first, I don’t think anyone in the party believes that what you might call traditional socialist iconography is the path to more working class votes. Votes are secured by a) understanding people’s concerns and showing how Green politics will address them and b) communicating that (and finding out about them) through years of knocking on doors.

    Second, though, I think it’s a real shame if we allow important words like ‘solidarity’ to be co-opted by Tommy Sheridan. It was the hashtag used by student activists in 2010 and the watch-word of ship-builders organising against the oppressive East German state. It conveys a meaning: that we stand together because our struggles are bound up together, which I don’t think any other word conveys. I’m not saying we should shout it randomly from the rooftops. But I do think it is a moving and powerful concept which we shouldn’t let a shouty megalomaniac claim from the rest of us.

    Third, I think that the reason iconography can matter is it helps some to locate us within an historical tradition. I tend to see the party as a vital alliance between parts of Scotland’s socialist tradition and its radical liberal tradition. Those from the former will feel they wish to own and claim their history, and say to others who feel part of that tradition that they are welcome here. I equally hope that those from the radical liberal traditions who secured key wins for Crofters in the 19th century and the Peoples’ Budget in the early 20th feel able to express themselves if they so wish.

    Fourth, I don’t think anyone is average. Scotland (like every country) is a complex mosaic of communities, ethnicities, cultures, histories, incomes, and opinions. The median household in Scotland earns £23,000 a year, lives somewhere a little North East of Glasgow, in a house worth £132,000. I have no idea if any of those things apply to you, but even if they did, I would think you aren’t average – you’re ace :). In any case, very few such people exist, and if they did, they wouldn’t be the target for Greens. Every other party fights hard for the centre ground. Smaller parties can only ever succeed by mobilising others, outside the centre.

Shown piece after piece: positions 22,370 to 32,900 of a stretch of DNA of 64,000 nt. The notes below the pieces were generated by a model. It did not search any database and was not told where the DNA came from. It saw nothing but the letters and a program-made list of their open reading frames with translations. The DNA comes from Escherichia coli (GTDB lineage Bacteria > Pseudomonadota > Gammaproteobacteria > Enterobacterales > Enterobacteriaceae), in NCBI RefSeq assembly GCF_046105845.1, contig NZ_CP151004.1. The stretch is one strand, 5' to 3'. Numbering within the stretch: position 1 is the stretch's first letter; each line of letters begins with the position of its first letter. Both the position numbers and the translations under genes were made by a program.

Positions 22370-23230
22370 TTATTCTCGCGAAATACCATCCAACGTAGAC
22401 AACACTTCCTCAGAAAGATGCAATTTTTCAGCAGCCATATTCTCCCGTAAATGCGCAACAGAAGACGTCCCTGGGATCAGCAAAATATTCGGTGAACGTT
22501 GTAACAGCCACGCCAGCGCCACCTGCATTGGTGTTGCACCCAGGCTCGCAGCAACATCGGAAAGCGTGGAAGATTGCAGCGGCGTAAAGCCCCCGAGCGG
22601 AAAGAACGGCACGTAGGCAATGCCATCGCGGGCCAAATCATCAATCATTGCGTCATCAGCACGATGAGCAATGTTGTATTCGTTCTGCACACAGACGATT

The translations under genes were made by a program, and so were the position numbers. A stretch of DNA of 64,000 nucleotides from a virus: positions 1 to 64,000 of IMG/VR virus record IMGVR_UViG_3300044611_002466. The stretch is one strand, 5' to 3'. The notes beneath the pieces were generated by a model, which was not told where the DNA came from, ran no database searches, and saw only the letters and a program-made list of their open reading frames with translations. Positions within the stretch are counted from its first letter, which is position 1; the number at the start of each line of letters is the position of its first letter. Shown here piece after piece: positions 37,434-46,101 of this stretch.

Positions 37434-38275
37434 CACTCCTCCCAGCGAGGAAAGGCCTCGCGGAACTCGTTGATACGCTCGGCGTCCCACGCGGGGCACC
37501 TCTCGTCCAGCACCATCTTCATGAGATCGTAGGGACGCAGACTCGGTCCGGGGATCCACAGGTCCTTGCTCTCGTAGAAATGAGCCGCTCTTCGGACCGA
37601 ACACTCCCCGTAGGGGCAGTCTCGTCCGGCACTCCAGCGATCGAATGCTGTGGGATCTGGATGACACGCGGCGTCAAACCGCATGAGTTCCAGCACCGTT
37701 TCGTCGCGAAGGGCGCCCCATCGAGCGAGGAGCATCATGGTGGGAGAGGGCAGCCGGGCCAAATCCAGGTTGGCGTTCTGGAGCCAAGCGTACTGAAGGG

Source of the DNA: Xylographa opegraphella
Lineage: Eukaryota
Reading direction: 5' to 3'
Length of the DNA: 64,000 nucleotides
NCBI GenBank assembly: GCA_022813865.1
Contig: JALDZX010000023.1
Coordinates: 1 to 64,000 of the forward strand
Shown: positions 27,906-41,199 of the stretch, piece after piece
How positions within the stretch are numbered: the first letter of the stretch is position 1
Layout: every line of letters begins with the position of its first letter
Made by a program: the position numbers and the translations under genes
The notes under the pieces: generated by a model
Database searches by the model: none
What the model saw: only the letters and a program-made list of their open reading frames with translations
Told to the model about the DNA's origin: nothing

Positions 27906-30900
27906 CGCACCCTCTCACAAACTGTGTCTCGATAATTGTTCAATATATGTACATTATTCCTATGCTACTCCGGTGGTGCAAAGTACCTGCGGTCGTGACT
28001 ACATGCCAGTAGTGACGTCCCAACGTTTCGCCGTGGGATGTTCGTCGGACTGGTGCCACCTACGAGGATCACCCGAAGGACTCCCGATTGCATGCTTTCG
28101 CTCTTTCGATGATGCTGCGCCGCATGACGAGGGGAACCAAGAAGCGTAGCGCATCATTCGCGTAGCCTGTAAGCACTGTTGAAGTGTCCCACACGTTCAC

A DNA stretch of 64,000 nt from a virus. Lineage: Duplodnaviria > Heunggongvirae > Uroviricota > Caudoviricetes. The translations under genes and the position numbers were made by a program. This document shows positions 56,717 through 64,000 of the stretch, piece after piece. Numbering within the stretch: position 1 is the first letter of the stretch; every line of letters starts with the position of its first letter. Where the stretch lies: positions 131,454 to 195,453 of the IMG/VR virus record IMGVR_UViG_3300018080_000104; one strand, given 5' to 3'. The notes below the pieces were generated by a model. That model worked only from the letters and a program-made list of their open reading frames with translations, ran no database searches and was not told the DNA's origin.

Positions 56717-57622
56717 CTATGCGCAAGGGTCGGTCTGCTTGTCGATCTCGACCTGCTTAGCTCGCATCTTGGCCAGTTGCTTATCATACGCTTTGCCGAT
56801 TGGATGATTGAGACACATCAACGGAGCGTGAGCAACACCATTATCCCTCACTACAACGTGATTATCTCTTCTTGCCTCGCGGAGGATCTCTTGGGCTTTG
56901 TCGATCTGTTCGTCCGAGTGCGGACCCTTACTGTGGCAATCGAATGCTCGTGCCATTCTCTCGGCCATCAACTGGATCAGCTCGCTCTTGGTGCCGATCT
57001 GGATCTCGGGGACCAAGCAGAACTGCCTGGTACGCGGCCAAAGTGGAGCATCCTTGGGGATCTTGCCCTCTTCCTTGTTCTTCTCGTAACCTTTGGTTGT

Finally, I think that making the environment a priority needs to be filled with some meaning, and as soon as we propose to do something about the environment, we locate ourselves on a political spectrum: do we think the market is best placed to solve these problems, or the community, or the state? If we believe in a ban in fracking, then we are saying private capital should not be free to interfere with certain social goods. That is, essentially a socialist, or at least left wing, anti-market belief. If we think that the state should invest in better public transport so that people don’t depend so much on their private cars, then that is a collectivist, and therefore left wing opinion. If, on the other hand, we care about the environment but we don’t believe in state action; we think that businesses (perhaps under pressure from consumers) can be trusted to do the right thing, then why are we a political party, rather than an organisation lobbying businesses? Even were we to focus solely on environmental concerns, we can’t escape the fact that what we propose: that the market shouldn’t be free if that means destroying the planet, is an inherently left wing idea.

    Like